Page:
Gelli Arts Artist Marsha Valk Used CLUSTERED LEAVES Stencil among Others to Make Gorgeous Flowers

Some years ago, in Newark, NJ, I had the pleasure of taking a class given by Joan Bess.   This talented and generous artist went on to co-found Gelli Arts.  The rest is history! 

A subscriber to the Gelli Arts blog, I was delighted to see this post --

-- because, among the many pretty stencils used in this demo, artist Marsha Valk chose to include my 9" x 12" stencil Clustered Leaves.  You can see the backside of this print in the photo below.

My Clustered Leaves stencil looks like this in its entirety --

-- and it can be easily customized by cutting off its rectangular border.  Several artists, including myself, have done this and have been happy with the results.

To see all my stencils, please visit here.

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Thursday, August 10, 2017


The 6" x 6" stencil Puddles, by Rae Missigman, has slid right into my top ten favorites!

In the artwork below, I've used Rae's stencil along with part of my 9" x 12" stencil Fantasia --

Repeated use of Rae's stencil makes up the bulk of the design, while the vertical lower right area is formed by part of Fantasia.  The largest circles are freehand drawn.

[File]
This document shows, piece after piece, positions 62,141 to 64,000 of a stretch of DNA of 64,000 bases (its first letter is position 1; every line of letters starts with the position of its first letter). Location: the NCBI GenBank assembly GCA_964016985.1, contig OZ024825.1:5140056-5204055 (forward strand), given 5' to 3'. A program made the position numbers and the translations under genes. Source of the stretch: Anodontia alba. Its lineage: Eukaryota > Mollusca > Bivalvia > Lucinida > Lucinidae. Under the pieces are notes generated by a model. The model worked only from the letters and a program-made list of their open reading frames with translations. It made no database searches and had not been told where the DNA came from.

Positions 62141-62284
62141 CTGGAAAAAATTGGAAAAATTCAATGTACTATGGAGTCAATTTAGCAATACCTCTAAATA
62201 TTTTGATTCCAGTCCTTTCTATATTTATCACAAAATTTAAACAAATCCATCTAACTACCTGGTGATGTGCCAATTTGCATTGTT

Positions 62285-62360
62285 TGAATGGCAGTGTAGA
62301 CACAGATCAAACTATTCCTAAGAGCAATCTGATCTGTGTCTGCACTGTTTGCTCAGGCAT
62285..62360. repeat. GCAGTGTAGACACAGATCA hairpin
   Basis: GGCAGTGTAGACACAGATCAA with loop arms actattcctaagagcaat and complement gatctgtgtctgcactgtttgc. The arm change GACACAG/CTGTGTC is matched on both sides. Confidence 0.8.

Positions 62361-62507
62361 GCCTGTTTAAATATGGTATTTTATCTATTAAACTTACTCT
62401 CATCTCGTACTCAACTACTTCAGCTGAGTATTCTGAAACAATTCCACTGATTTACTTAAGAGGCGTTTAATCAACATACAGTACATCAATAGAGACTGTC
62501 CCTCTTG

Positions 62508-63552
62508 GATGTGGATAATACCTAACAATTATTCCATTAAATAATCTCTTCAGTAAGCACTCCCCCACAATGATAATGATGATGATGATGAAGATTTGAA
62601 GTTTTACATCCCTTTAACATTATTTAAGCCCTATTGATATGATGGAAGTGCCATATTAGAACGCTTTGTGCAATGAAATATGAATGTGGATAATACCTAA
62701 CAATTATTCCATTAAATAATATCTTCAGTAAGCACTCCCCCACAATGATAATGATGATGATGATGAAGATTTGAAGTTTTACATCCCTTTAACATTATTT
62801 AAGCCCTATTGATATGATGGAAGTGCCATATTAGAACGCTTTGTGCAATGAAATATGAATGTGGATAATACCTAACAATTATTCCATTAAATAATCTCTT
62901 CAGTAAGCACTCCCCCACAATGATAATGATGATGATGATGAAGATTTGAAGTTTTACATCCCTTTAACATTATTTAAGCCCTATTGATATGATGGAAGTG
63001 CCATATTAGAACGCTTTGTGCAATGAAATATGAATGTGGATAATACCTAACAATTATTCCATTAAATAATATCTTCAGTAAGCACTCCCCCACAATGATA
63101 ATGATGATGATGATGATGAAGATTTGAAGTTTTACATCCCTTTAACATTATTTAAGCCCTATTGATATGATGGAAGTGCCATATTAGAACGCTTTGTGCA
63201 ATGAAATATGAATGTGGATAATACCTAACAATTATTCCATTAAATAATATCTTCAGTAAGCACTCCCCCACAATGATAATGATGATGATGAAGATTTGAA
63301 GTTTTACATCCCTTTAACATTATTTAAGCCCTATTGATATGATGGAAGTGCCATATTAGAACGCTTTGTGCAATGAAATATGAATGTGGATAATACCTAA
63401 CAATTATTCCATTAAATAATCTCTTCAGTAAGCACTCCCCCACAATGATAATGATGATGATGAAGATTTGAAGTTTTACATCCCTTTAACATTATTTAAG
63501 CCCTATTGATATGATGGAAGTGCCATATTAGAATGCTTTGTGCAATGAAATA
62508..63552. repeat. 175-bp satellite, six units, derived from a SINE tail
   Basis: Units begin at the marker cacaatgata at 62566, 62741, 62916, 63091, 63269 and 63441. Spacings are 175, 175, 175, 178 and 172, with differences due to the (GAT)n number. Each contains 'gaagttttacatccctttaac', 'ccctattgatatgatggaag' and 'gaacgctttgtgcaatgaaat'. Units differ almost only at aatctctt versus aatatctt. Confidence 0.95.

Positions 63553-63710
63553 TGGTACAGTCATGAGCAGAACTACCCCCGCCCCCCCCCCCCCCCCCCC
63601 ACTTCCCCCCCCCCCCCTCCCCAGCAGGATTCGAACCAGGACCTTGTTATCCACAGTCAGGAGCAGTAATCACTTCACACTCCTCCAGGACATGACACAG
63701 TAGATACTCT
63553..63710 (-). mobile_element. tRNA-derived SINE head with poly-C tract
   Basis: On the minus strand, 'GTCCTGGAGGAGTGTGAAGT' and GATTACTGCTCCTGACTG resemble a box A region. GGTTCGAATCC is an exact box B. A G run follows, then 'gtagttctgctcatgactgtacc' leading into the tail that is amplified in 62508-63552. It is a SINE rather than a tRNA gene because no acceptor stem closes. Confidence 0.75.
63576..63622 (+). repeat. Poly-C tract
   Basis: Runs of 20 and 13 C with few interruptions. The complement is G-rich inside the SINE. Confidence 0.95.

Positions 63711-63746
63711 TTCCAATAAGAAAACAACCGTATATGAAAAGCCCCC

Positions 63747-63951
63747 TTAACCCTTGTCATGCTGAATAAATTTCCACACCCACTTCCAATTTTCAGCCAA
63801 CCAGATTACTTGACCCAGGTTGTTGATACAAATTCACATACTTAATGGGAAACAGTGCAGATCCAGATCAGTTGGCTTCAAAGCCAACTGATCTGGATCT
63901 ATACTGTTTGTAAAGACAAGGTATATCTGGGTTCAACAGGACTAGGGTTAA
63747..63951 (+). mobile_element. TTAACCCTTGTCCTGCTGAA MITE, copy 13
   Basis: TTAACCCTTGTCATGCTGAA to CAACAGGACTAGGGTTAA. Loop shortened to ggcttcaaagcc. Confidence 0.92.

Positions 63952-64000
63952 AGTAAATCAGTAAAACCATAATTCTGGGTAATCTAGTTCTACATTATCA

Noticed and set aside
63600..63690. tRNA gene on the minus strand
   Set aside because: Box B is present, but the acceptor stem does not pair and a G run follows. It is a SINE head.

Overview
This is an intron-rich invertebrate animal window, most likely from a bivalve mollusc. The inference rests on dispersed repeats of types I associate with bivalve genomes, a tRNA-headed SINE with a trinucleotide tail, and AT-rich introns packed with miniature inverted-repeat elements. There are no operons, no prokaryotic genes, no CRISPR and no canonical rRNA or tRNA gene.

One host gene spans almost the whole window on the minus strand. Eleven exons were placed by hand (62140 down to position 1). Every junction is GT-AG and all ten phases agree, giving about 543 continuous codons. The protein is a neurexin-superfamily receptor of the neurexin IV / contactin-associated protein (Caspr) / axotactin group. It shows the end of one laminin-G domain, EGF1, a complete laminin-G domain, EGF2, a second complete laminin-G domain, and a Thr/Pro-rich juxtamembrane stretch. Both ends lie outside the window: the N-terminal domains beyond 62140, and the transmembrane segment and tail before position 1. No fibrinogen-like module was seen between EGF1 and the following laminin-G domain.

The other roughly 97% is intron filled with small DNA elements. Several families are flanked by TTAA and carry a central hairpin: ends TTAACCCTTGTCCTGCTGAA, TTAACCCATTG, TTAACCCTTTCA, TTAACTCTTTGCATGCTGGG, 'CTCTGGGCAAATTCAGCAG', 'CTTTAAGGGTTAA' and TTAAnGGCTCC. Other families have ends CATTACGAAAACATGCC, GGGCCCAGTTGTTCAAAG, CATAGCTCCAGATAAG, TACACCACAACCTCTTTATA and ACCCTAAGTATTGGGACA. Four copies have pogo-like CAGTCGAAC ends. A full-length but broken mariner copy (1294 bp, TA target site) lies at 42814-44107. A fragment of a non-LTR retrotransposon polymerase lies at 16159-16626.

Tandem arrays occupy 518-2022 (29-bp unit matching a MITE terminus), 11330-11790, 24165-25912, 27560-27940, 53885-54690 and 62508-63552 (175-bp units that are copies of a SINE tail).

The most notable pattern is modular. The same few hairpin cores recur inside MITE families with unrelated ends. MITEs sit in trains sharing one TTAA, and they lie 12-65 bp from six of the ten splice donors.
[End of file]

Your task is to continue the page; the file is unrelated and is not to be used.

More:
The technique I used to make this art on stretched canvas comes from two sources:  The Absentee Artist chapter of the book Creative Paper Art, by Nancy Welch, and Pat Dews' DVD Designing Great Starts with Texture and Form (available at Cheap Joe's Art Supplies online.)

Fantasia in its entirety (before I customize it with scissors) looks like this:

I've also used Rae Missigman's Puddles stencil to make this subtle embellishment for a greeting card --

Subtle but beautiful, because of the stencil design.  Love it!

If you'd like to see all my stencils, please visit here.

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Monday, August 7, 2017

KALEID Stencil

For this project, I chose mat board as my substrate since I needed something sturdy.

I used masking tape to secure my 6" x 6" stencil Kaleid to the substrate  (I recommend Frog Tape -- sold at Lowe's,, etc.) 

With an old credit card, I spread heavy matte gel through my stencil.  Immediately after lifting off the stencil, I cleaned it.  

Once the gel had dried completely -- several hours, give or take -- I rubbed Pan Pastel across the ridges.

The image above is a close-up detail.  Kaleid stencil in its entirety looks like this --

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To see my full line of stencils, please visit here.

Friday, August 4, 2017

Striking Gold ... with Stencils

For this project, my substrate was 140-lb. hot-press watercolor paper.  I brushed it with a coat of a rich deep gold made by Golden --

After the paint dried, I added stencils with masking tape to hold them secure --

Stencils shown above are (on the far right) my 9" X 12" Borders #2 stencil, 

-- and (bottom left) part of my 9" X 12" Boxed Vines stencil;

and my 6"X6" Mimosa stencil (upper left)

and my 6"X6" Kaleid stencil (top row, middle.)

very lightly pounced thru the stencil openings with a Ranger alcohol ink applicator and just a few drops of Ranger alcohol inks, pictured below.  

Note at the top of this photo:  (L) Bottles of Ranger alcohol inks and (R) the applicator

Below is the sheet of gilded paper after the stencils were lifted off.

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To see all my stencils, please visit here.